Last Updated on June 1, 2019, by eNotes Editorial. Word Count: 809
When it was published in October, 1847, Jane Eyre attracted much attention, and the novel became an almost instant commercial success. So high was demand for the book that the publisher issued a second edition within three months, followed by a third edition in April, 1848. The influential novelist William Makepeace Thackeray was one of Jane Eyre's earliest admirers. He wrote to the publisher, saying that he was "exceedingly moved & pleased" by the novel. He also asked the publisher to express his admiration to the author. Bronte subsequently dedicated the second edition of the book to Thackeray.
Jane Eyre was reviewed in some of Britain's leading newspapers and literary journals. Most early reviewers were enthusiastic. The Edinburgh Review pronounced it "a book of singular fascination." The critic for the London Times newspaper called it "a remarkable production" and noted that the story "stand[s] boldly out from the mass." The Westminster Review noted that the book's characters were astonishingly lifelike (However, a reviewer in Spectator took the opposite view, saying that the characters did not behave like people in real life.) Fraser's Magazine gave a resounding endorsement and helped to spur sales by encouraging readers to "lose not a day in sending for it."
Contrary to this general praise, a handful of reviewers professed to be shocked by the passions expressed in the novel. A writer in the Christian Remembrancer regarded the book as an attack on Christianity and an example of "moral Jacobinism." Elizabeth Rigby (Lady Eastlake) denounced it in her unsigned notice in the Quarterly Review, calling it "pre-eminently an anti-Christian composition" and an attack on the the English class system. Perhaps unconsciously echoing Mrs. Reed, she condemned the title character as "the personification of an unregenerate and undisciplined spirit." The identity of Jane Eyre's author was still unknown, but Rigby commented that if it was a woman, she "had forfeited the society of her sex." However, unknown to Bronte and to the public, the book received the ultimate Victorian seal of approval: Queen Victoria privately referred to Jane Eyre as "that intensely interesting novel" and read it to Prince Albert.
Of Bronte's four novels, Jane Eyre has continued to be the most popular and has received the most attention of critics and scholars. Writing in the mid-twentieth century, the critic M. H. Scargill noted in the University of Toronto Quarterly that Jane Eyre marked a turning point in the English novel, away from external concerns and toward personal experience. Scargill called the novel "a profound, spiritual experience" in which fiction approaches the condition of poetry. Modern feminists see Jane Eyre as one of the first feminist novels. In her biography of Bronte, entitled The Brontes: Charlotte Bronte and Her Family, Rebecca Fraser remarks that it was "Charlotte's protest against the stifling convention society imposed, which never allowed true feeling to be voiced." However, Scargill notes that "Jane Eyre may speak for women, but it speaks also for all humanity. . . ."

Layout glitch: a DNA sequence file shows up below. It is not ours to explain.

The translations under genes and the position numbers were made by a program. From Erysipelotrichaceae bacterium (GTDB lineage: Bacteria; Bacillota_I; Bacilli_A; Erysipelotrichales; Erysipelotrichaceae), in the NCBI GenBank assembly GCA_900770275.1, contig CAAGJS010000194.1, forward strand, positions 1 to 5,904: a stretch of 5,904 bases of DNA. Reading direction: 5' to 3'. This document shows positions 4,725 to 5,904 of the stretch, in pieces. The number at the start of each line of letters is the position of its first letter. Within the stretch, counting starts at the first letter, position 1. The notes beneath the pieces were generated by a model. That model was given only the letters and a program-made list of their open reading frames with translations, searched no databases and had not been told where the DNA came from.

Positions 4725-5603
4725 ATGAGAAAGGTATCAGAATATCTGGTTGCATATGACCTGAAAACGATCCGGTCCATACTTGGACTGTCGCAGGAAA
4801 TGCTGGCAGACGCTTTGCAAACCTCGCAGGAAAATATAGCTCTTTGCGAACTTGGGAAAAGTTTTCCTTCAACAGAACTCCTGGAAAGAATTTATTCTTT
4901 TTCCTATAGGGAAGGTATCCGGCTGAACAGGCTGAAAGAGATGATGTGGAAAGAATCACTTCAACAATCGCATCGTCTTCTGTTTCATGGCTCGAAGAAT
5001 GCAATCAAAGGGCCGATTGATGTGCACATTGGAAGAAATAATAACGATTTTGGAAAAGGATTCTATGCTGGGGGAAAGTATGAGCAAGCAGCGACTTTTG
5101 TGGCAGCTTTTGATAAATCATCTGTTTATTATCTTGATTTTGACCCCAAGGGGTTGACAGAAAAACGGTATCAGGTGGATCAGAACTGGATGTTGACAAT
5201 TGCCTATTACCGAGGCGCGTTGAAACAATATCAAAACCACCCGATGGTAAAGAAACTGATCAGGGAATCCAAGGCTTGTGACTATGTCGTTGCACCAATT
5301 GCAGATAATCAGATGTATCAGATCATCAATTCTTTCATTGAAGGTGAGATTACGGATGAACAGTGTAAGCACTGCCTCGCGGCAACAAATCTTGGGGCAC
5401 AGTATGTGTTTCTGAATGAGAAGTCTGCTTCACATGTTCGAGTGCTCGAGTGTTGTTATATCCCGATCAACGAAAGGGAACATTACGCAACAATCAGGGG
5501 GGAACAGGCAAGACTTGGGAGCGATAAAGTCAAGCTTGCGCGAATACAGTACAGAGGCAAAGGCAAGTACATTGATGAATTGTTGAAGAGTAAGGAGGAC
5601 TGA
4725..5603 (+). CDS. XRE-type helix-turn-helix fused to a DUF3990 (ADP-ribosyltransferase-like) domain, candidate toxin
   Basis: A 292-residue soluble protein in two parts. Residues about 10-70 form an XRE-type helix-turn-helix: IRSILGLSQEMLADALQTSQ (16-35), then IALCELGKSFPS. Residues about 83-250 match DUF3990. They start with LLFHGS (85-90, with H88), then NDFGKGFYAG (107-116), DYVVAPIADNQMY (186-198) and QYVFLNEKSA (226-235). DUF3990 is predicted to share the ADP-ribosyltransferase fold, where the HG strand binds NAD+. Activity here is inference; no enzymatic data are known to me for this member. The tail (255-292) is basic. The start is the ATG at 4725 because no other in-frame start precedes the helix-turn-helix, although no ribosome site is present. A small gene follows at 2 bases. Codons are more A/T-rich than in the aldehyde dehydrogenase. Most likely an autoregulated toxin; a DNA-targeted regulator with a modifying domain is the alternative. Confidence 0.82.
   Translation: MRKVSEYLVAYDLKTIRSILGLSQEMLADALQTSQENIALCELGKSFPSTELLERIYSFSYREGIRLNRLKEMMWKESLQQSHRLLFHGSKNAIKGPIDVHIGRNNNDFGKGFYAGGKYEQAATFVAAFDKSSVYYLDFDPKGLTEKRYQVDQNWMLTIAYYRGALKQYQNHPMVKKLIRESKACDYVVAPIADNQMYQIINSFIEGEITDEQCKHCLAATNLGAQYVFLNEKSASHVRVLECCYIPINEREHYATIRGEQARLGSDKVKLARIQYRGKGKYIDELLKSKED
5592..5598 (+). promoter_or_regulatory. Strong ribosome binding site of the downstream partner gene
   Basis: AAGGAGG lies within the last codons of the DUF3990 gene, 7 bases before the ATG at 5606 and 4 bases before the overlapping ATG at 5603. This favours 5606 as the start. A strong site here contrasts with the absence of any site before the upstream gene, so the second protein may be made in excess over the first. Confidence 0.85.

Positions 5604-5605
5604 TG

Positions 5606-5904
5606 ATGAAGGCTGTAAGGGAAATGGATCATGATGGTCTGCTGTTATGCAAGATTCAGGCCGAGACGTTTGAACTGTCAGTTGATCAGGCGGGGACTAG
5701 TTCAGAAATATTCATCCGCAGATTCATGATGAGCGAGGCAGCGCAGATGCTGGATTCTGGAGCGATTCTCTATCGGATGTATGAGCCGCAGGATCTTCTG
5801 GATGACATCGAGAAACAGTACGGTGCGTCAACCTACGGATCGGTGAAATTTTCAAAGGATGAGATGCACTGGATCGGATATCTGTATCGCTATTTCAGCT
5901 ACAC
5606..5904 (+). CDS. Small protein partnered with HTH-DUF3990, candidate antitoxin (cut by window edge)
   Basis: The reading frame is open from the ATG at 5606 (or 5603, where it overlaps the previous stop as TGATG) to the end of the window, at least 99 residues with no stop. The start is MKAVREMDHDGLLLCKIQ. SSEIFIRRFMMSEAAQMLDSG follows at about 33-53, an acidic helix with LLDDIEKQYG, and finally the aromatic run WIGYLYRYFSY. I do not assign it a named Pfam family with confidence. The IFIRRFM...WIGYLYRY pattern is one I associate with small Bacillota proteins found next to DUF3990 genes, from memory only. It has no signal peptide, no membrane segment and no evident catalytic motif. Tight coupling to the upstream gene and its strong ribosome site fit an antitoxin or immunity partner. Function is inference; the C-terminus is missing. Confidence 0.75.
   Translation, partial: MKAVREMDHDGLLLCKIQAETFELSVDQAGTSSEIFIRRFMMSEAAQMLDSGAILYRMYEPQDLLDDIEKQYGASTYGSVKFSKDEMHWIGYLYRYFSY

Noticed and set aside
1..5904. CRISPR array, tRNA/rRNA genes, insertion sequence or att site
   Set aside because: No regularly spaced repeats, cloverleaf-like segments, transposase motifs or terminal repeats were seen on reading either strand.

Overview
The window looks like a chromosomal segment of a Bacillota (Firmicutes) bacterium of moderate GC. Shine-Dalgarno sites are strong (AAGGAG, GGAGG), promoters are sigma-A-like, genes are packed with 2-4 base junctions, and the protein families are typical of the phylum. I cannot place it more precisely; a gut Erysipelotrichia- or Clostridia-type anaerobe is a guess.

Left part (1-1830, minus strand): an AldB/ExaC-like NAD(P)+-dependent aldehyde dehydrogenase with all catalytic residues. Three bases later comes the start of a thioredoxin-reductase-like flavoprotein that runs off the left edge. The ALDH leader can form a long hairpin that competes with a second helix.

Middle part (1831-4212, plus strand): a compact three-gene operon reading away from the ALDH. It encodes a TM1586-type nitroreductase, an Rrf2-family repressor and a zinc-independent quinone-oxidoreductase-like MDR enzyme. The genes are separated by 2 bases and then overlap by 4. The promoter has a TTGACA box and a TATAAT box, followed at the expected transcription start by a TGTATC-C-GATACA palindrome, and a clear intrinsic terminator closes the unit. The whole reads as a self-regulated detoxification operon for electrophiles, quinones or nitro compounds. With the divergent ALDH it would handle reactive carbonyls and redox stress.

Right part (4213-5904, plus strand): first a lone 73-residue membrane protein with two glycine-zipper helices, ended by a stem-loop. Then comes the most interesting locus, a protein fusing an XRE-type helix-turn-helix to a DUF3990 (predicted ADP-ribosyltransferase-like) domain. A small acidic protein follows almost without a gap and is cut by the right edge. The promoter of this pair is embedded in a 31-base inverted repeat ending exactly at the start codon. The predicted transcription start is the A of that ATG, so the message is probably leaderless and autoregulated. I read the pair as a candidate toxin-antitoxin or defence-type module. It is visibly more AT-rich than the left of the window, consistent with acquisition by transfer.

Much discussion centers on just what makes Jane Eyre such a compelling work. Critics have noted that the book succeeds in spite of some obvious weaknesses, particularly its episodic structure and a plot that in places defies credibility. In the hands of a less talented author than Bronte, the story might have amounted to little more than a conventional Gothic romance. What makes the work so memorable, say most modern critics, is the sharp delineation of the characters, the vivid realization of the settings, and the powerful theme of redemption through love. Mark Schorer is one critic who takes the book to task. "The action is pitted with implausibilities, indeed, absurdities," notes Shorer, yet "somehow the whole of the novel is compelling and strong even though so much of it is composed of . . . silly, feeble parts." Ultimately, however, Schorer finds that this novel has a "visionary quality" that makes it more akin to dramatic poetry than to conventional realistic fiction. Similarly, Margaret Lane, in her Introduction to "Jane Eyre", remarks that "It is . . . this rare capacity for emotional feeling, expressed in a singularly musical, pure, and moving prose, which gives [Bronte] her unique place as a writer. Her prose is so compelling that it has at times an almost hypnotic quality; we lose touch with our surroundings and are swept along on the strong current of her imagination." In a similar vein, Rebecca Fraser has argued that while Bronte lacked the creative scope of Dickens George Eliot and Tolstoy, "the incandescent power of her writing gives Jane Eyre . . . a uniquely flavoured niche in the affections of the reading public." The novel's grip on the imagination is further confirmed by the numerous film, television, and stage adaptations that have been produced over the years. A century and a half after it was written, many readers of all ages continue to name Jane Eyre as one of their favorite novels.